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Ger Cottage, or the twin huts occupied by the Tavys, had been oncehut-circles, belonging to the aboriginal inhabitants of Dartmoor. Theywere side by side, semi-detached as it were, and the one was Peter'sfreehold, while the other belonged to Mary. They had the same legalrights to their property as rabbits enjoy in their burrows. Legal rightsare not referred to on Dartmoor, unless a foreigner intervenes with aview to squatting. "What I have I hold" is every man's motto. Thehut-circles had been restored out of all recognition. They had beenenlarged, the walls had been built up, chimneys made, and roofs coveredwith furze and held in place by lumps of granite had been erected. Peterand Mary were quite independent. Peter was the best housewife, just asMary was the best farmer. Peter also called himself a handy man, whichwas merely another way of saying that he was no good at anything. Hewould undertake all kinds of jobs, ask for a little on account, thenpostpone the work for a few years. He never completed anything. Mary wasthe money-maker, and he was really her business-manager. Mary was soignorant that she never wondered how Peter got his money. It wasperfectly simple. Peter would sell a twelve-pound goose at eightpence apound. When he collected the money it naturally amounted to eightshillings. When he paid it over to Mary it had dwindled to fiveshillings. "Twelve times eight be sixty," Peter would explain. "Sixtypence be five shilluns." Mary knew no better. Then Peter always askedfor a shilling as his commission, and Mary had to give it him. Peter hadstudied ordinary business methods with some success; or perhaps it cameto him naturally. He had some ponies also. There is plenty of money inpony-breeding as Peter practised it. He would go out upon the moor, finda young pony which had not been branded, drive it home without anyostentation, and shut it-up in his linhay. After a time he would set hisown brand upon it and let it run loose. When the annual pony-drift cameround he would claim it, subsequently selling it at Lydford market forfive pounds. Sometimes he would remove a brand, and obliterate alltraces of it by searing his own upon the same spot; but he never went tothis extreme unless he was hard pressed for money, because Peter hadcertain religious convictions, and he always felt when he removed abrand that he was performing a dishonest action.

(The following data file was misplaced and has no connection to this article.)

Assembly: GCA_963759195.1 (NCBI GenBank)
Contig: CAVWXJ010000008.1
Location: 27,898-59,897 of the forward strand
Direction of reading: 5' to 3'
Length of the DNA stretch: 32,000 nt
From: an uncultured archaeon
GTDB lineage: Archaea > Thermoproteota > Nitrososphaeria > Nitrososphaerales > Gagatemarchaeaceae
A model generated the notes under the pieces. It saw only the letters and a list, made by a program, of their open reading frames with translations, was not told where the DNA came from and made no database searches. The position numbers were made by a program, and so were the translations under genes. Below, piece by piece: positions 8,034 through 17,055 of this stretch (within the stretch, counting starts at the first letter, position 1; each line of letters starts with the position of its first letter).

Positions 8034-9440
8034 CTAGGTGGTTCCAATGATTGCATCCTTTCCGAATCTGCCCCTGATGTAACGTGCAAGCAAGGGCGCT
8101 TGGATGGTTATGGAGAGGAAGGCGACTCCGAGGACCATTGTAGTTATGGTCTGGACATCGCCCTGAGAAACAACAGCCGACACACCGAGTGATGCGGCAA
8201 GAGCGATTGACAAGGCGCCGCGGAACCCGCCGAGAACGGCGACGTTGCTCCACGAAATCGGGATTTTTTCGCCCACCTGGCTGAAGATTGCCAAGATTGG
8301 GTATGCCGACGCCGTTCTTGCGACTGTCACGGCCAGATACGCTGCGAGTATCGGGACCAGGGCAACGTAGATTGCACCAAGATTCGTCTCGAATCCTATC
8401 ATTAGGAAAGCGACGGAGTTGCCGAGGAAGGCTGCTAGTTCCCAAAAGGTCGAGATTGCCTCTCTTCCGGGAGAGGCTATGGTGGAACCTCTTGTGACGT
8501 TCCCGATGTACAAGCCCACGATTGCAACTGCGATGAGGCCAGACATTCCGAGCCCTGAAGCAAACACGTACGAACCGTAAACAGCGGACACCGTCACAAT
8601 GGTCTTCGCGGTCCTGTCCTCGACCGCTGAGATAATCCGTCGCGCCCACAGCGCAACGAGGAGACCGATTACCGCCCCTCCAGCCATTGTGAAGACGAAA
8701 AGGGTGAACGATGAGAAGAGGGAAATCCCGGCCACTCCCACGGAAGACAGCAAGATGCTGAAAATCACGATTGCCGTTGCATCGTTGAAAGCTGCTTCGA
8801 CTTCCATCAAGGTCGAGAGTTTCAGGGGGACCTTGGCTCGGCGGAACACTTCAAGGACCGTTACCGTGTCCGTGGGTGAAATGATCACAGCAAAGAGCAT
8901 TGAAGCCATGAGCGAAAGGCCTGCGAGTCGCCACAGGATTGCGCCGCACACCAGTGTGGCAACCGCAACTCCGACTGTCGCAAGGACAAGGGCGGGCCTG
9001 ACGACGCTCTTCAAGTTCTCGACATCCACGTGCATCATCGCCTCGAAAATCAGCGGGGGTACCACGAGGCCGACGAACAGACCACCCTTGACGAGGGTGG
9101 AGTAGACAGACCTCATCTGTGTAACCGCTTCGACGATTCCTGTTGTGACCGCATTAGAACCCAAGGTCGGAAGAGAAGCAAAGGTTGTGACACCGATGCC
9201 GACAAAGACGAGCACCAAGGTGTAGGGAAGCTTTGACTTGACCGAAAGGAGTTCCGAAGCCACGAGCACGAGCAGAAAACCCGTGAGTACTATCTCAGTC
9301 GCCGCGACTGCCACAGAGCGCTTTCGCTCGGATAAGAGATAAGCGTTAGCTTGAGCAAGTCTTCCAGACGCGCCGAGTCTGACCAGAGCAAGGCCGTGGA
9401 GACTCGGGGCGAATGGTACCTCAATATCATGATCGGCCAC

Pendoggat hit his horse, and the animal cantered away, and the spectretroubled him no longer. He wiped his chin again and felt satisfied. Hehad made a poor creature suffer. There was a certain amount of crudepleasure in that thought. But why had that face and voice suggesteddeath, the death of a man who has used his power to deprive a poorwretch of his vineyard? Pendoggat flung the rabbit-skins into the gapingpit of a mine-shaft and cantered on. He was a free man; he was acommoner; the rivers and the rocks were his. 041b061a72